16 June 2016

Nicholas expects everything to be equal for Baku GP2 battle

The GP2 Series will race in Baku, Azerbaijan for the very first time this weekend and that’s a prospect that Canadian racing driver Nicholas Latifi is relishing.

Baku is the latest destination to be added to the Formula One and GP2 calendars in 2016 and the 3.7-mile street circuit that takes in parts of the medieval city, a contemporary skyline and views across the Caspian Sea, will present a new challenge for all of the teams and drivers in the paddock.

For DAMS Racing driver, Nicholas, this weekend is a great opportunity to build on his eighth place in the GP2 drivers’ championship and to try and re-establish some momentum after a frustrating couple of races in Monaco last month.

“My initial impressions of the track from my simulator work at the DAMS factory is that it’s a very fast circuit in terms of the average speed and the characteristics are most similar to Macau – except it’s a track designed for F1 and GP2 cars,” he says. “It’s the first year that anyone will have raced there and that’s something that I’m really excited about.

“Historically, getting results in GP2 has often come down to how much experience you have. If you have raced on a certain track before, you generally know what to expect. But Baku is a clean slate for everyone and I like that. This is my first full season in the championship and I’m expecting everything to be equal this weekend.”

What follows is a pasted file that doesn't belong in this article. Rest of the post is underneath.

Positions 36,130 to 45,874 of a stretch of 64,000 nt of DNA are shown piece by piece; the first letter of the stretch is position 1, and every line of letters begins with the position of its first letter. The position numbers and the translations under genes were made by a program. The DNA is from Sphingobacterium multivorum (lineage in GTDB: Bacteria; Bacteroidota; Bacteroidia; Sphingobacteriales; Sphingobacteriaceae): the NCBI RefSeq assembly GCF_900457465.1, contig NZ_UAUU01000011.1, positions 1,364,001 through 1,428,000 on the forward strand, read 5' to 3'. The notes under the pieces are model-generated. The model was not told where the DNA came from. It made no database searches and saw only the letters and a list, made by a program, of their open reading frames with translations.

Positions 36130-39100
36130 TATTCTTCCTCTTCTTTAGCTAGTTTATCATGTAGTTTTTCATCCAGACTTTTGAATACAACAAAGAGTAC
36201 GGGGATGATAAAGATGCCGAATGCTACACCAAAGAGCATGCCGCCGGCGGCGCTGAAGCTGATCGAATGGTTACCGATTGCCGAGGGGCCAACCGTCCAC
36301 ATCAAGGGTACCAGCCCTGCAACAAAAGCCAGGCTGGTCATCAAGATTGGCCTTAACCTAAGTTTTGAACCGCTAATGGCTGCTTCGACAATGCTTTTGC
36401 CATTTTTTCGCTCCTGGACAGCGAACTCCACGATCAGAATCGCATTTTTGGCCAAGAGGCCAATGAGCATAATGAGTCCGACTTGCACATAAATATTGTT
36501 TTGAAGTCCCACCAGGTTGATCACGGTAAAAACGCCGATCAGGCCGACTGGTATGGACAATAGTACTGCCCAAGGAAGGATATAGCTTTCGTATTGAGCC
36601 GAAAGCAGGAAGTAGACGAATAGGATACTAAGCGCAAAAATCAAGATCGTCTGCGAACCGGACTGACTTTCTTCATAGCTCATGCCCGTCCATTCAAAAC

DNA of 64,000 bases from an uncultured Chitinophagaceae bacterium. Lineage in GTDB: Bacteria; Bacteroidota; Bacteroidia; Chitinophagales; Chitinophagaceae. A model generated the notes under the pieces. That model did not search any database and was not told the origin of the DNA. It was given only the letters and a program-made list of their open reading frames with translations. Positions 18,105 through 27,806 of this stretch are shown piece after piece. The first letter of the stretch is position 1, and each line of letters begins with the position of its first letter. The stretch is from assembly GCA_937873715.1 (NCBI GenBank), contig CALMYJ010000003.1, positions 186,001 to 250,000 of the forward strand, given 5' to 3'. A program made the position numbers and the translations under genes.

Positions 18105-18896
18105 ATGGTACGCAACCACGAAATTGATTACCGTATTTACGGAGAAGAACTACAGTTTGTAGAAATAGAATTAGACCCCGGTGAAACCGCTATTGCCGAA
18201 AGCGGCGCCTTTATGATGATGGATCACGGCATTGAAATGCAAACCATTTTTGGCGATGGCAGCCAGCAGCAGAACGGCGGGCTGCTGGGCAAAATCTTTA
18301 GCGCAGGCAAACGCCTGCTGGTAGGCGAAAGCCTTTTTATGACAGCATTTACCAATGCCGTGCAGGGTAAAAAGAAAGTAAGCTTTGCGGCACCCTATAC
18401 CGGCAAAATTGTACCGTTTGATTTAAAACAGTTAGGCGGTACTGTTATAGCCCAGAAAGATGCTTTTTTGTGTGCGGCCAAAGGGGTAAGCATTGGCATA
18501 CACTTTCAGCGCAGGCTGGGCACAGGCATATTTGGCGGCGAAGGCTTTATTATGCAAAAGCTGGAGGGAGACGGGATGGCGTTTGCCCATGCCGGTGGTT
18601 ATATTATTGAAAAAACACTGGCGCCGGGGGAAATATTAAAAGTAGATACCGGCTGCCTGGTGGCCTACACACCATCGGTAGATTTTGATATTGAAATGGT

Twenty-year-old Nicholas – who is proudly supported by Royal Bank of Canada, Lavazza and Sofina in 2016 – is a big fan of street circuits and he believes the layout of the Baku track should make for an exciting spectacle when the GP2 field does battle in two separate races; the first feature race on Saturday and a second shorter race on Sunday.

“The track looks a lot of fun,” he says. “The first half of the lap has a lot of 90-degree corners and long straights and then it gets narrow and tight up the hill and around the medieval tower. Overtaking can be a problem on a lot of street circuits but that shouldn’t be a problem in Baku. The straights are really wide and long.

“I’m generally quite good at adapting to new tracks so I’m looking forward to continuing my learning in Baku. I think I showed in Monaco that we can have decent pace on a street circuit in practice and qualifying, so I don’t see any reason why we can’t repeat that level of performance this weekend.”